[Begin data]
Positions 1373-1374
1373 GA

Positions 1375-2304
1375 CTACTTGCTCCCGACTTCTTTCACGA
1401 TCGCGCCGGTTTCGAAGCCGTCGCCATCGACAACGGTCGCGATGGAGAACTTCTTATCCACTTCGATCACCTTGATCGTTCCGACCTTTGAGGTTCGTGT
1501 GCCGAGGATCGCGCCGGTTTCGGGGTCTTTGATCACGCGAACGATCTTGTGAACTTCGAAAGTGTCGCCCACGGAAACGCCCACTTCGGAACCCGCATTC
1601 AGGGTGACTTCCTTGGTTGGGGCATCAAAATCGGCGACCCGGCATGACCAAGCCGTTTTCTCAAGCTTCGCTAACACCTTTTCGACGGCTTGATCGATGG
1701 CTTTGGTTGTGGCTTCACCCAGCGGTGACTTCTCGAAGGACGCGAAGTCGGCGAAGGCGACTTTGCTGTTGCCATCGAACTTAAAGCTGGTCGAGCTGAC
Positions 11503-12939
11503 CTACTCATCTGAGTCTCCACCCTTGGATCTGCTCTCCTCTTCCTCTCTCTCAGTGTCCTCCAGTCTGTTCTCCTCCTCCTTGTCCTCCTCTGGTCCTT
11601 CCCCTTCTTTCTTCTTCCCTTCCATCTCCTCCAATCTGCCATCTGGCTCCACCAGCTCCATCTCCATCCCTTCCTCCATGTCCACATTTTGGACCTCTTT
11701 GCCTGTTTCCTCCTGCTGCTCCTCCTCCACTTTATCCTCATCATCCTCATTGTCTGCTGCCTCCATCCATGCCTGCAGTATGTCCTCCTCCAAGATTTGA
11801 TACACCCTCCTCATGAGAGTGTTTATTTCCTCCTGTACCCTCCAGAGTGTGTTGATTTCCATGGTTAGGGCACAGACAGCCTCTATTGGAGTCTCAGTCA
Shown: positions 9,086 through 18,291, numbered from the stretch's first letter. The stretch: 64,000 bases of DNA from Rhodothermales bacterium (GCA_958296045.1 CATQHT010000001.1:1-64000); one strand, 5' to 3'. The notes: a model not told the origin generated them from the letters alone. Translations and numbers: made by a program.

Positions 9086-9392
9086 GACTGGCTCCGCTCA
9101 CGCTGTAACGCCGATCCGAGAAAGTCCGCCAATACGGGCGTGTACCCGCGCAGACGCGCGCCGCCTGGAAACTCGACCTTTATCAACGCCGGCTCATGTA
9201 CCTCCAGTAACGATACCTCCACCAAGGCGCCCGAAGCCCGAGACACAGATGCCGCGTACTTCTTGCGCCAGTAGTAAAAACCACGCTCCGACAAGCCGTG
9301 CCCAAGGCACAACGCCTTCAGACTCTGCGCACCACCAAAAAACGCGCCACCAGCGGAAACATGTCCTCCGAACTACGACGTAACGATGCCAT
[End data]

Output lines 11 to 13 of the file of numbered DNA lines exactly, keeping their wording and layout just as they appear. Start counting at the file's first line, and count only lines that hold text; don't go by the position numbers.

11601 CCCCTTCTTTCTTCTTCCCTTCCATCTCCTCCAATCTGCCATCTGGCTCCACCAGCTCCATCTCCATCCCTTCCTCCATGTCCACATTTTGGACCTCTTT
11701 GCCTGTTTCCTCCTGCTGCTCCTCCTCCACTTTATCCTCATCATCCTCATTGTCTGCTGCCTCCATCCATGCCTGCAGTATGTCCTCCTCCAAGATTTGA
11801 TACACCCTCCTCATGAGAGTGTTTATTTCCTCCTGTACCCTCCAGAGTGTGTTGATTTCCATGGTTAGGGCACAGACAGCCTCTATTGGAGTCTCAGTCA